Tue. Jul 23rd, 2024

Supreme Court rules for Jan. 6 rioter challenging obstruction charge

By 37ci3 Jun28,2024

WASHINGTON — The Supreme Court on Friday ruled in favor of a former police officer seeking to overturn obstruction charges for his involvement in the Jan. 6, 2021, Capitol riots, in a ruling that could benefit former President Donald Trump.

The judges won 6-3 Joseph FisherTrump is among the hundreds of defendants charged Jan. 6 with obstruction of justice in an attempt to block Congress from confirming his election victory to President Joe Biden.

The court concluded that the law, enacted as part of the Sarbanes-Oxley Act in 2002 after the Enron accounting scandal, was intended to apply only in limited cases involving the alteration of physical evidence.

The court remanded the case to lower courts for further investigation into whether the Justice Department could still prosecute Fisher under the new interpretation of the law.

regulation under question18 US Code 1512 carries a penalty of up to 20 years in prison.

It remains to be seen how much the ruling favors Trump. Prosecutors in Trump’s case said that even if Fischer wins, Trump’s behavior will still be covered by a narrower interpretation of the statute.

Fisher faces seven felony charges, only one of which was the focus of the Supreme Court case. Even if the obstruction charge is ultimately dismissed, other charges, including assault on a police officer and trespassing, will remain in place.

The court, which has a 6-3 conservative majority, has been skeptical of prosecutors in the past when they argued for the broad application of criminal provisions.

Trump faces four charges in the election meddling case, including one count of obstructing an official process and one count of conspiracy to do so.

In a separate case, the Supreme Court is hearing Trump’s case claim of presidential immunity in the election interference case, which will affect whether all charges are valid before trial.

On January 6, 2021 prosecutors said Fischer, joining the crowd entering the Capitol from the east side. “Charge it!” “Mom—–s!” he shouted over and over again before pushing towards the police line. says the government.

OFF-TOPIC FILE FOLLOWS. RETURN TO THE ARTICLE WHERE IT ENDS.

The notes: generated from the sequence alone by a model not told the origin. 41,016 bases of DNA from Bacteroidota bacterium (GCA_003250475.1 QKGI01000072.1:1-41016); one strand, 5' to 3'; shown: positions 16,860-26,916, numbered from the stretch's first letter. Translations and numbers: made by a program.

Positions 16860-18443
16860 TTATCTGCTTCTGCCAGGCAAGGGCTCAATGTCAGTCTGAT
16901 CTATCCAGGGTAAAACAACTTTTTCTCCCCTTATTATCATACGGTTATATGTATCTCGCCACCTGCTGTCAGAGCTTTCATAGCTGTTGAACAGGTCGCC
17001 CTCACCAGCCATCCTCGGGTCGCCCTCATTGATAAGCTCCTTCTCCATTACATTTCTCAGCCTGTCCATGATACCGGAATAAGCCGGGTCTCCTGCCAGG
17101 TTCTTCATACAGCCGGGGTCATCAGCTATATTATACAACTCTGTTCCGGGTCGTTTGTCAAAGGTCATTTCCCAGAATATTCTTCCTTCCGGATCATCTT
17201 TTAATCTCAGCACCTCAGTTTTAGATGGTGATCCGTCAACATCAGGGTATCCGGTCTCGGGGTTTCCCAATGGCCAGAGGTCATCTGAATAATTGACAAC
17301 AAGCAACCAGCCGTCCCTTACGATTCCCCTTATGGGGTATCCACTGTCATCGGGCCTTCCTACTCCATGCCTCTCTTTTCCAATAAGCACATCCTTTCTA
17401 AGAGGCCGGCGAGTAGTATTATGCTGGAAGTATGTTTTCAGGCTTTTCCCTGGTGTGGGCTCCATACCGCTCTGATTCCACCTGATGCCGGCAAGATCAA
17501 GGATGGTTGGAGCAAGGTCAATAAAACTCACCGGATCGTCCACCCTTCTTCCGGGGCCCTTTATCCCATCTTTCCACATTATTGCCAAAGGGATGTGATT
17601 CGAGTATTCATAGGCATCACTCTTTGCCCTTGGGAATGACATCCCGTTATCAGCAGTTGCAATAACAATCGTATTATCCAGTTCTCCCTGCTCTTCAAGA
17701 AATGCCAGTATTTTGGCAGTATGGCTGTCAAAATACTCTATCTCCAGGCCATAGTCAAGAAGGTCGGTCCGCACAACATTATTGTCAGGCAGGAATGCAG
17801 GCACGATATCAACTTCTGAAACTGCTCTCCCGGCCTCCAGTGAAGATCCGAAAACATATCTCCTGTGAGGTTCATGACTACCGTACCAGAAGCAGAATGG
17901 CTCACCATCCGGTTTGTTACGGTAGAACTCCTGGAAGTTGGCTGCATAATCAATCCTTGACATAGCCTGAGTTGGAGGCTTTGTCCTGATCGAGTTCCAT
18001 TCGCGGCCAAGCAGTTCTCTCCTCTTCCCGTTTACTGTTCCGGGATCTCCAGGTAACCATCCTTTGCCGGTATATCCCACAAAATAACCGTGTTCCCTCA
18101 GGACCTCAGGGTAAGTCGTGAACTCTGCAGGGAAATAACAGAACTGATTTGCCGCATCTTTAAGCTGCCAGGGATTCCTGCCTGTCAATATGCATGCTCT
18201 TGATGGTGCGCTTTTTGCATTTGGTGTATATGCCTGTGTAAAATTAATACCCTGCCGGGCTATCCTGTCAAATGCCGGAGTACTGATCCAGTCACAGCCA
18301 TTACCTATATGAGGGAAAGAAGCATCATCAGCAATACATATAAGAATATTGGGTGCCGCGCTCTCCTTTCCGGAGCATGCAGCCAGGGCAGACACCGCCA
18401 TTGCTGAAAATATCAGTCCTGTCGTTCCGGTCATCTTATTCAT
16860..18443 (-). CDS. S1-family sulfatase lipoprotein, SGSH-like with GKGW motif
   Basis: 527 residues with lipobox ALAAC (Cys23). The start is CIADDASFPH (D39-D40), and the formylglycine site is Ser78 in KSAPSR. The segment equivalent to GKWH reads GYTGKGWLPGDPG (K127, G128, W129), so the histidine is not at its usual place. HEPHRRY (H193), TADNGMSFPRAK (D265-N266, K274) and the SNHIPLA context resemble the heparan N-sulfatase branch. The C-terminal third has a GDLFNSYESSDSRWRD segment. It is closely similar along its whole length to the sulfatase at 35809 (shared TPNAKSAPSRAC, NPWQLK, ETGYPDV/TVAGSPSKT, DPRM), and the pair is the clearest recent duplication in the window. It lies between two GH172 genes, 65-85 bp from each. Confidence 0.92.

Later, he and other rioters fell to the ground. After other rioters pulled him to his feet, he tried to appeal to the officers guarding the Capitol, saying he was an officer, after the video was released as evidence in other Jan. 6 trials.

Fisher served before As a police officer in North Cornwall Township (another man named Joseph Fisher was also a police officer. recently convicted 20 months in prison for his role on January 6.)

As of Jan. 6, there are 247 of the more than 1,400 cases Fisher could affect, but only 52 where it is the only felony, and only 27 of those defendants are still serving time. Most recently, on January 6, co-defendant Benjamin Martin was found guilty on Wednesday of obstruction of justice, but he was also convicted of aggravated civil disorder and a felony.

More recently, judges have taken Fisher’s pending decision into consideration in their sentencing decisions. If the defendant had been convicted of another felony, such as assault on an officer, they noted on the record that they could have reached the same decision regardless of the Supreme Court’s decision in the Fisher case.

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By 37ci3

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